28: After a patch of recitative: The Enrico-Clifford duet ** starts off as sunny as can be but actually turns to rather fine drama. Clifford is Enrico’s former tutor and the father of the beautiful Rosmonda. Clifford knows that Enrico has betrayed Leonora and taken a mistress, but her exact identity is unknown to him. Enrico tells Clifford that he is free to see the woman, but that he should be compassionate towards her and more than likely thrilled that she may soon become Queen of England.
Scene 2: Rosmonda’s tower.
36, 39, 46: For it is Rosmonda, Clifford’s own daughter, who is Enrico’s mistress (not a surprise there). She embarks on a mild recitative * followed by a lovely, if delicate (it has the gentlest orchestral accompaniment), sortita **, full of coloratura flourishes as she struggles between both sexual desire to be possessed once more by her beloved and remorse over her actions (taking a lover who she knows only as ‘Edegardo’, so pre-marital sex=bad), but getting rudely interrupted by Arturo who guards her from without (apparently the music here was reused by Donizetti in 1839 for the French revision of Lucie de Lammermoor). Her cabaletta is (as usual) a bit more upbeat * if more standard overall (apart from the coloratura flourishes).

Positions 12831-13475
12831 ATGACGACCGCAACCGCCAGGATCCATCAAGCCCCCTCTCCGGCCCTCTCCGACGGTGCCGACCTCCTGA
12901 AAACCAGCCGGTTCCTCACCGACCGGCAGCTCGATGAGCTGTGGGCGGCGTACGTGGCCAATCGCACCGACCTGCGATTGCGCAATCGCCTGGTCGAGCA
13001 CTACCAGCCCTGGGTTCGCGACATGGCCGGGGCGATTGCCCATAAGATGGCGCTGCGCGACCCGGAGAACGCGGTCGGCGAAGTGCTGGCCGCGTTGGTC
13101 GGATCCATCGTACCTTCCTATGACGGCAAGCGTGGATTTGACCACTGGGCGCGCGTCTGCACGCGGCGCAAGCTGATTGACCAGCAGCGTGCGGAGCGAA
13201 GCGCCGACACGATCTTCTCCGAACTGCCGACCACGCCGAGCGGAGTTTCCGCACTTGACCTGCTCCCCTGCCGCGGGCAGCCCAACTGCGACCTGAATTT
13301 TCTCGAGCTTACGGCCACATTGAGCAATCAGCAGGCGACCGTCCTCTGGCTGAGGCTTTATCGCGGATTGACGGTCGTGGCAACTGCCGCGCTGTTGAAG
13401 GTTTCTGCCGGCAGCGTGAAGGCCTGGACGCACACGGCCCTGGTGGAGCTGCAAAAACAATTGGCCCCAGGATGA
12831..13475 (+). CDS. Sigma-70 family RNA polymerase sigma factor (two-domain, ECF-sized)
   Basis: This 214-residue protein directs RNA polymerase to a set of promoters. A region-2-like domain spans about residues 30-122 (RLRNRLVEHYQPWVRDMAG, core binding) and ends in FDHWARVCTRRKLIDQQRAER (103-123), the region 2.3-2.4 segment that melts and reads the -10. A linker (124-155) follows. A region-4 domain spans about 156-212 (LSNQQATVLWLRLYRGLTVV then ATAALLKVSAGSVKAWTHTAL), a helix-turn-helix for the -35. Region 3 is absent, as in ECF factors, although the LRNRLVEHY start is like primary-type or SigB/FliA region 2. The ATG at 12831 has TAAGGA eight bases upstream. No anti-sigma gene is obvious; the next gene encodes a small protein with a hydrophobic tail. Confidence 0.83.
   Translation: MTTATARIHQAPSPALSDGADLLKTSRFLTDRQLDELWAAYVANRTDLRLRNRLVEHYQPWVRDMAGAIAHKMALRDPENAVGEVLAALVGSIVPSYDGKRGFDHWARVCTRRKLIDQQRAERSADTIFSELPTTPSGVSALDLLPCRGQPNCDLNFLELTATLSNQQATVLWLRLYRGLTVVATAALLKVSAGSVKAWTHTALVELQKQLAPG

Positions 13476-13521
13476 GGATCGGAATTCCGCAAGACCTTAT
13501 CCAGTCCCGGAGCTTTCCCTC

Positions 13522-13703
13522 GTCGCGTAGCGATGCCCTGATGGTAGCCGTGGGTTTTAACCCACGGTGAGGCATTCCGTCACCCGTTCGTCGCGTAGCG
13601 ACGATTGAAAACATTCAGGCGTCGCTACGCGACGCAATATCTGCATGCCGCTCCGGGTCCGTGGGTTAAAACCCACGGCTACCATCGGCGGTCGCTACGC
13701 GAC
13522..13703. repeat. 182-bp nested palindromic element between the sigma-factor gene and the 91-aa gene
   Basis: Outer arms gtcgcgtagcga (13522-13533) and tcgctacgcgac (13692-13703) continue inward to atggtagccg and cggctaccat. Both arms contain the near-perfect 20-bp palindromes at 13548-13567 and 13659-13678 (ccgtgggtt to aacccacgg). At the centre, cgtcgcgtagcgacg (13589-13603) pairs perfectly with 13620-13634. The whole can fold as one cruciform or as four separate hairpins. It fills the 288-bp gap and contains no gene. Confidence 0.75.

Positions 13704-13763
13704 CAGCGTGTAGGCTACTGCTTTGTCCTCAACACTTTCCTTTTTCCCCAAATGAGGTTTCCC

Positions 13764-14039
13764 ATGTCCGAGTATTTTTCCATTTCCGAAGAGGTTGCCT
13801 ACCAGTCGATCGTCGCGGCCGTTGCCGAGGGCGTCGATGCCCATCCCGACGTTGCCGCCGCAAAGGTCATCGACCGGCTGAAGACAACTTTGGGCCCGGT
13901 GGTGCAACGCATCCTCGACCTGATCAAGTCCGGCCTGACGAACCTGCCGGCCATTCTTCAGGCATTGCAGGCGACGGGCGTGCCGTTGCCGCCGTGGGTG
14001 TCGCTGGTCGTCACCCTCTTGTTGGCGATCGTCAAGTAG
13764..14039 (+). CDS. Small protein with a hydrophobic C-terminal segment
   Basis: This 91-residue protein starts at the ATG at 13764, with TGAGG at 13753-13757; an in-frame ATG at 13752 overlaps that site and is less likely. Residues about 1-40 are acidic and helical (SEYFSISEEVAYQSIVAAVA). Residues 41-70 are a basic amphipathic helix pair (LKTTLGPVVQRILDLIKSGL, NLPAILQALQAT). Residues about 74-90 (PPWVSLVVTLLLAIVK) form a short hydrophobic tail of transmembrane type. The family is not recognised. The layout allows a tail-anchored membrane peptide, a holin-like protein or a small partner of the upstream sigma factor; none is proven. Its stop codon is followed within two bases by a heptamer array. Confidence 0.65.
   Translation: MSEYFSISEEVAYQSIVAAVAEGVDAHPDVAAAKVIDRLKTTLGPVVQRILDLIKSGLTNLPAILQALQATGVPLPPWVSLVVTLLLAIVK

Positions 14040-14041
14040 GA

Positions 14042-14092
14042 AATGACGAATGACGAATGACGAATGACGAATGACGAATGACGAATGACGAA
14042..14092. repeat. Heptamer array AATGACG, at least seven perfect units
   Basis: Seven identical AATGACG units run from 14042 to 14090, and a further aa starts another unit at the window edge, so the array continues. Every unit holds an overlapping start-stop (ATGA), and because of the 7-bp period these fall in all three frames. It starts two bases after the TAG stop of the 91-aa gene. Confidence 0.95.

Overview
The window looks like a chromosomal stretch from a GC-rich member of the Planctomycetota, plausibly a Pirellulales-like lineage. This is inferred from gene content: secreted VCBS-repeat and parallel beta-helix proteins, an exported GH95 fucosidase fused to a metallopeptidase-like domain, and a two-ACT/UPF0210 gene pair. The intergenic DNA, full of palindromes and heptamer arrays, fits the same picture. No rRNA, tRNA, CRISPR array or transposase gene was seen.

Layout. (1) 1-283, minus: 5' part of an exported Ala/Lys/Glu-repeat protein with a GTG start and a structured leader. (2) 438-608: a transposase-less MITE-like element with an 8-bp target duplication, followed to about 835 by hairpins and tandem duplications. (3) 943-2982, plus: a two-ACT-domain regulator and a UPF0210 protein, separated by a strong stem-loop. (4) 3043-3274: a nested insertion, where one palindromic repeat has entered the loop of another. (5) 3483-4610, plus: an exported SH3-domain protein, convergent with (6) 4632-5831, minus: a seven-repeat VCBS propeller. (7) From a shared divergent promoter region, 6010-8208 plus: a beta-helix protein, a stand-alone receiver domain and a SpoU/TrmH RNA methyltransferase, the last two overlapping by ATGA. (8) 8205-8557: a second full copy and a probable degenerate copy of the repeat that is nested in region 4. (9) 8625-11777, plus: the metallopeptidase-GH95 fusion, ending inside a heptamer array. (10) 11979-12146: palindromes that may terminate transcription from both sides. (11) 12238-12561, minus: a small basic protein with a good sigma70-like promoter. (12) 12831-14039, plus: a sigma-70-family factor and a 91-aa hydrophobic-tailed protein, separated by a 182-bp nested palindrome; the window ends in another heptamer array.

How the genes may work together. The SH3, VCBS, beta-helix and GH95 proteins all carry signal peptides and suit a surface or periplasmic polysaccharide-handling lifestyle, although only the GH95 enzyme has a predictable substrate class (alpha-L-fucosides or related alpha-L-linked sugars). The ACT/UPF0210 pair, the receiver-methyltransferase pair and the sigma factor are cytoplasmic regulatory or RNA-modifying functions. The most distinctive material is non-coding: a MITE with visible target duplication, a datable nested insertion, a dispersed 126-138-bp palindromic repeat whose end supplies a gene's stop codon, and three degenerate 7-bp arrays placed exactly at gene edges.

55, 60: Arturo tells Rosmonda that she has a visitor (whom she recognizes immediately as her father Clifford but he doesn’t recognize her at first). Much Mickey-mousing ensues as Rosmonda reveals who she is to Arturo and tries to keep herself hidden from her father (it is all over in three minutes) prompting a confrontational duet between father and daughter ***. This actually comes off very well (and a little like a prototype for the Verdi father-daughter duets), as Rosmonda admits her grave remorse (very touching) over allowing herself to be deflowered by some guy she doesn’t even know. Grasp these four minutes with both hands, they are the best in the entire act. But her father reveals the sticky-wicket: her lover is the King himself! This revelation prompts a rather stock if tuneful stretta *.